Sunday, April 24, 2011

Easter Witches

Easter (Påsk) is a big deal here in Sweden. Good Friday and Easter Monday are national holidays, with many people taking a half-day off on Thursday as well. During lent, my mother-in-law gave me branches with bright feathers attached to them. I asked her if this was traditional, as I'd never seen anything like them before. They are common here during Easter, and I've now seen them outside stores, restaurants, and in people's homes.

Here are some for sale at Lund's Farmers' Market:

When a friend called and asked if my boys wanted to be Easter witches with her son, I had no idea what she was talking about. Legend has it that on the Thursday before Easter, all the witches fly to Blåkulla, a magical mountain somewhere, and have a party with the devil. My Swedish teacher spoke about the witch-burning days in Europe, but assured us that no witches (also known as female healers) have been burned in Sweden for 300 years.

Anyway, it's now a tradition that during the Easter week, kids dress as nice witches (scarves, rosy cheeks, and freckles) and ring people's doors and give them little hand-made Easter crafts. The people, in return, give a coin, candy, or fruit. In other words, it's similar to Halloween, but not as specific a time, and everyone dresses as the same thing. (Halloween is celebrated here also, but it's more a new thing, not traditional.)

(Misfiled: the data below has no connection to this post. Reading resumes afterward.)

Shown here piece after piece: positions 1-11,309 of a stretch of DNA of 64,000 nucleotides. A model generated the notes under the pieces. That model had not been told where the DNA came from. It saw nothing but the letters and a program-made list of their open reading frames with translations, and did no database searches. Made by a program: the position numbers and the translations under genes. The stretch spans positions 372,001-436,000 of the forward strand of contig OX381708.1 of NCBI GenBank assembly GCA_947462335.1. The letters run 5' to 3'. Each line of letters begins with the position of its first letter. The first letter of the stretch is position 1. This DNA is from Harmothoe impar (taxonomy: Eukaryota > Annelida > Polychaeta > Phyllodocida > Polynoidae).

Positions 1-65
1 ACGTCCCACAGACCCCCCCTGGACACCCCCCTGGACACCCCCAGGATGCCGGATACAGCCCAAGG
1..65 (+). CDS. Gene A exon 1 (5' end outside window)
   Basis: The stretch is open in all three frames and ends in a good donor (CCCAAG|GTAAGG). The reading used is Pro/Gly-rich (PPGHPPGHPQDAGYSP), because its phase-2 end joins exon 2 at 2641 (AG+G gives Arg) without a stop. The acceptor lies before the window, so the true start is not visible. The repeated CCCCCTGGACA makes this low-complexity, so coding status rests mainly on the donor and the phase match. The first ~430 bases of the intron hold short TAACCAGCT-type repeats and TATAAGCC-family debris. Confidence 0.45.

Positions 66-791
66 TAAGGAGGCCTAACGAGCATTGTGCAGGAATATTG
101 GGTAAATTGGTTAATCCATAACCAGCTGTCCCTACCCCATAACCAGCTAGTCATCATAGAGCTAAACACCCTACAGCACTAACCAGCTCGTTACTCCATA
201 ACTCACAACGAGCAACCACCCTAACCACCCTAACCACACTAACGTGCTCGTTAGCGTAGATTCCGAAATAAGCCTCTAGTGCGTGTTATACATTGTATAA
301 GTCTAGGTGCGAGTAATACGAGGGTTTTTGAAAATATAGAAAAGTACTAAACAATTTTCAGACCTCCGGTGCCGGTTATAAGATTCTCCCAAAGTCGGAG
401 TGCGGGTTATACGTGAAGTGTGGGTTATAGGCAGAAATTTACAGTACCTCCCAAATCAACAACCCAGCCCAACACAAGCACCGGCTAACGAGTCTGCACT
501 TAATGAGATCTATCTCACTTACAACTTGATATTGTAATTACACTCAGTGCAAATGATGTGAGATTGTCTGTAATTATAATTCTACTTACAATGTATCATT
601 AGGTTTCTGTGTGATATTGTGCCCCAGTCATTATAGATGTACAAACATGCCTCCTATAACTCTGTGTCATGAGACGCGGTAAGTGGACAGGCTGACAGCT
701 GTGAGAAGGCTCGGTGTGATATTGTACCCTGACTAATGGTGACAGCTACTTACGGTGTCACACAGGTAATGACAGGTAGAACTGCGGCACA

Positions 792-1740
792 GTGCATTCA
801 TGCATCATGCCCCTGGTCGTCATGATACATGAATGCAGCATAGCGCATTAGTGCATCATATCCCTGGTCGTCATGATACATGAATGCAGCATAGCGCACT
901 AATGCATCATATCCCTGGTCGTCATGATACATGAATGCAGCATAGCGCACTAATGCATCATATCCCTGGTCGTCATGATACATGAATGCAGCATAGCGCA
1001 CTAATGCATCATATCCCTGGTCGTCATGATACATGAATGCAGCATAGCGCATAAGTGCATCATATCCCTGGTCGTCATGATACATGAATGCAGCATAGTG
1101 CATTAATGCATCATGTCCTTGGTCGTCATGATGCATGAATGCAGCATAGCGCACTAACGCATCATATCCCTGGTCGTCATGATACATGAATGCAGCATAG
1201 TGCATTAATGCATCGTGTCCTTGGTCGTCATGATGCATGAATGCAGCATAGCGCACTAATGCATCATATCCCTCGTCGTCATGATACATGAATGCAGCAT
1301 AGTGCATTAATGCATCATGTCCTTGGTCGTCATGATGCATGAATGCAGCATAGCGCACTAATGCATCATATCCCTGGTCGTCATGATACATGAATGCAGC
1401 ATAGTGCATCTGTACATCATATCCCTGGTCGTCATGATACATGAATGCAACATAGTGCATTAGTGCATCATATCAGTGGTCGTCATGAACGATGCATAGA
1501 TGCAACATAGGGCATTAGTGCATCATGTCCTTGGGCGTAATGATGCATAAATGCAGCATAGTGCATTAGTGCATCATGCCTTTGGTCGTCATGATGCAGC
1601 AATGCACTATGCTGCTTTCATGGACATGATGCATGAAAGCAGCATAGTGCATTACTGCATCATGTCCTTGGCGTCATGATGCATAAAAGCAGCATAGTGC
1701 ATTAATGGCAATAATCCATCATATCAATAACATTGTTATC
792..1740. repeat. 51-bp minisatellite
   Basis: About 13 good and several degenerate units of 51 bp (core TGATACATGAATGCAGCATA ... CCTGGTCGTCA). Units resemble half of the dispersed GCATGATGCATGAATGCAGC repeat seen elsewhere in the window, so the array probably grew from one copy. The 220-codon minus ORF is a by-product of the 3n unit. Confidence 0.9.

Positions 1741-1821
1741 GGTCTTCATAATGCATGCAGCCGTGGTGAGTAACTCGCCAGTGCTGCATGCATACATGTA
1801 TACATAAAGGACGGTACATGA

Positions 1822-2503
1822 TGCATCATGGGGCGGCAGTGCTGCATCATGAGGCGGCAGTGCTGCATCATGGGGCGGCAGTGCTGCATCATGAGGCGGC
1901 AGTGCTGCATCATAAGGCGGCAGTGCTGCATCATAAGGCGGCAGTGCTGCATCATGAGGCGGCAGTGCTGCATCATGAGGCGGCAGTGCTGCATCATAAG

So, our boys dressed as witches on Thursday and went around the neighborhood, which gave me an opportunity to say hello to some neighbors we hadn't met yet. The kids got mostly candy, but when a woman gave them an apple, Henrik said, "I guess she didn't have any candy, so she gave us fruit."

Friday, April 22, 2011


I find myself so much more tuned into nature here. In the south of Sweden, there are many trees, but most are deciduous. For months, the landscape shows only dark, barren branches awaiting spring.

When the first bulbs start to bloom, it's a big deal. The schools talk to the kids about the spring flowers, people smile and remark on the new blooms, and the newspaper reports on which flowers are coming next.

In February or March, the little white snödroppar (Snowdrops), said to cheat winter, are the first to bloom.

On the second day of spring, Henrik's preschool opened. His class is named "Snödroppen," which seems fitting as the school opened just as the flowers were appearing. Here he is, riding his bike to school with Mats on his first day:

He really likes school, and his teachers say that he's understanding Swedish well, but still speaks to them mostly in English. With the kids, however, I hear him starting, just like Lucas did, to speak Swedish. "Look here," "Stop it," and "Come here" seem to be some of the first phrases kids learn. This past week it seemed that some magical language piece clicked in, and now I hear him switching between the languages like Lucas does.

Along with the flowers and trees, I look forward to watching Henrik's Swedish bloom this spring.